The most age-appropriate toys for babies and kids according to an early childhood development expert
No batteries required.
If you find yourself asking, "What toys should I get my preschool-aged child this holiday season that will foster their development and be educational for them?" Then you have come to the right place!
Many toys make annoying sounds, take up space, and worst of all, don't encourage the child to play but rather are designed to entertain them. However, the right toys can help aid a child's cognitive development in multiple ways.
Why have toys such as rattles, blocks, and dolls stood the test of time? As technology advances, you would think old toys like these would be tossed aside for shinier and brighter items. Yet, most babies today own these items. It is because these simple toys encourage problem-solving, imagination, creativity, and sensory exploration.
I am a former preschool teacher with an education in Early Childhood Development and now homeschool my preschool-aged children. Here is a list of toys I purchase for my children and for anyone in my life who has a baby or young child.
Infants to 6 months
Babies love to look at faces and put everything in their mouths. Textured balls, teethers, rattles, unbreakable mirrors, and board books are toys that will help baby explore more of their senses and learn more about their environment.
Ideal for grabbing, rolling and even cramming into their mouths. That's what learning looks like at this age!
Not only do they help soothe teething woes, but the bubble popping design makes them a tactile delight as well.
The rattle is made to perfectly fit those tiny hands so your child can stimulate their sensory development as they watch, listen to and handle the rattle.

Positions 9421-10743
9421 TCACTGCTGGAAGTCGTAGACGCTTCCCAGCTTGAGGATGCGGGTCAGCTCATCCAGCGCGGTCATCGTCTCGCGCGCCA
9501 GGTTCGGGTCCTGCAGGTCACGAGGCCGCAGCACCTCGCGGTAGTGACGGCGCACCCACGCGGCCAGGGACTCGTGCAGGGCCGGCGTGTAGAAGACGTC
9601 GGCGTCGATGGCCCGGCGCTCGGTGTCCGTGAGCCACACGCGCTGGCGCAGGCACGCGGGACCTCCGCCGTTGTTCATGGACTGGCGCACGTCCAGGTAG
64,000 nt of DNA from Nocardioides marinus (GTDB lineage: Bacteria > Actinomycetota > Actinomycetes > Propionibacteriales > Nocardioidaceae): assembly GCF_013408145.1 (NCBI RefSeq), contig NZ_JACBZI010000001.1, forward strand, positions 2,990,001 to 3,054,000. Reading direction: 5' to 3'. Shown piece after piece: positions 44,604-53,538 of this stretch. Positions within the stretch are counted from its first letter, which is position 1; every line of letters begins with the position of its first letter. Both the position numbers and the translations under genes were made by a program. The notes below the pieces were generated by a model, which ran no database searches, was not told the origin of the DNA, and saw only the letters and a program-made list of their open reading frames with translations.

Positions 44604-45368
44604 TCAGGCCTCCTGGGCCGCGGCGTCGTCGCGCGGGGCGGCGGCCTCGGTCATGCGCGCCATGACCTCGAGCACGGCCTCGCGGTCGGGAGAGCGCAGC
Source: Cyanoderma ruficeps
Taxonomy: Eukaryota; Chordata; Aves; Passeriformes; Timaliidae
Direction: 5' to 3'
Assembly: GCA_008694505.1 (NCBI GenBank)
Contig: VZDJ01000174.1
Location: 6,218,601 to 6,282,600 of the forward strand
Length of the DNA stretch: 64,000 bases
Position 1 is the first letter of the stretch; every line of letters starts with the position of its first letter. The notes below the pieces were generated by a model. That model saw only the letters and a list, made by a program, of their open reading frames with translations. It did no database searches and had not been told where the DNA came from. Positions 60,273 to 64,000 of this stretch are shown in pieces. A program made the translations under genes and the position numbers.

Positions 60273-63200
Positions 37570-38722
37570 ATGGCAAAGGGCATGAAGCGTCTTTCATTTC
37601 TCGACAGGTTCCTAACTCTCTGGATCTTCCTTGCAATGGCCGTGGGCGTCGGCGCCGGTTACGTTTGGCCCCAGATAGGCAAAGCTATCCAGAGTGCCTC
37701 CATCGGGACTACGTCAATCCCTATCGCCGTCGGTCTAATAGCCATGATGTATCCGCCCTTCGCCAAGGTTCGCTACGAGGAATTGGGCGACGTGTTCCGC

Bright and colorful with lift-the-flap pages, these books are perfect for pre-readers to explore their prediction and memory skills. Not to mention they can identify a few new animal friends in the process.
7 months to 1 year
Babies at this age are moving around a ton and are learning about cause and effect. They enjoy watching things drop and taking things out. Wooden blocks and touch and feel books are excellent toys for this age. Toys that foster their gross motor skills, such as pull toys and large balls, are perfect for this age. Older babies are also learning more about their world and their bodies. Board books showcasing generic body features (eyes, hair, nose, legs) are wonderful as well.
These natural blocks encourage constructive play and fine motor skills, as well as number, letter and shape recognition. When it's time to clean up, put the blocks in the included organic, unbleached cotton drawstring bag for easy storage.
Use all your senses to read this interactive book, developed with help from children and designed with every young reader in mind. High contrast images and tactile features like a shoelace, fun textures and a scratch-and-sniff ice cream make this book a fun sensory adventure.
This little friend helps babies and toddlers develop gross motor and coordination skills.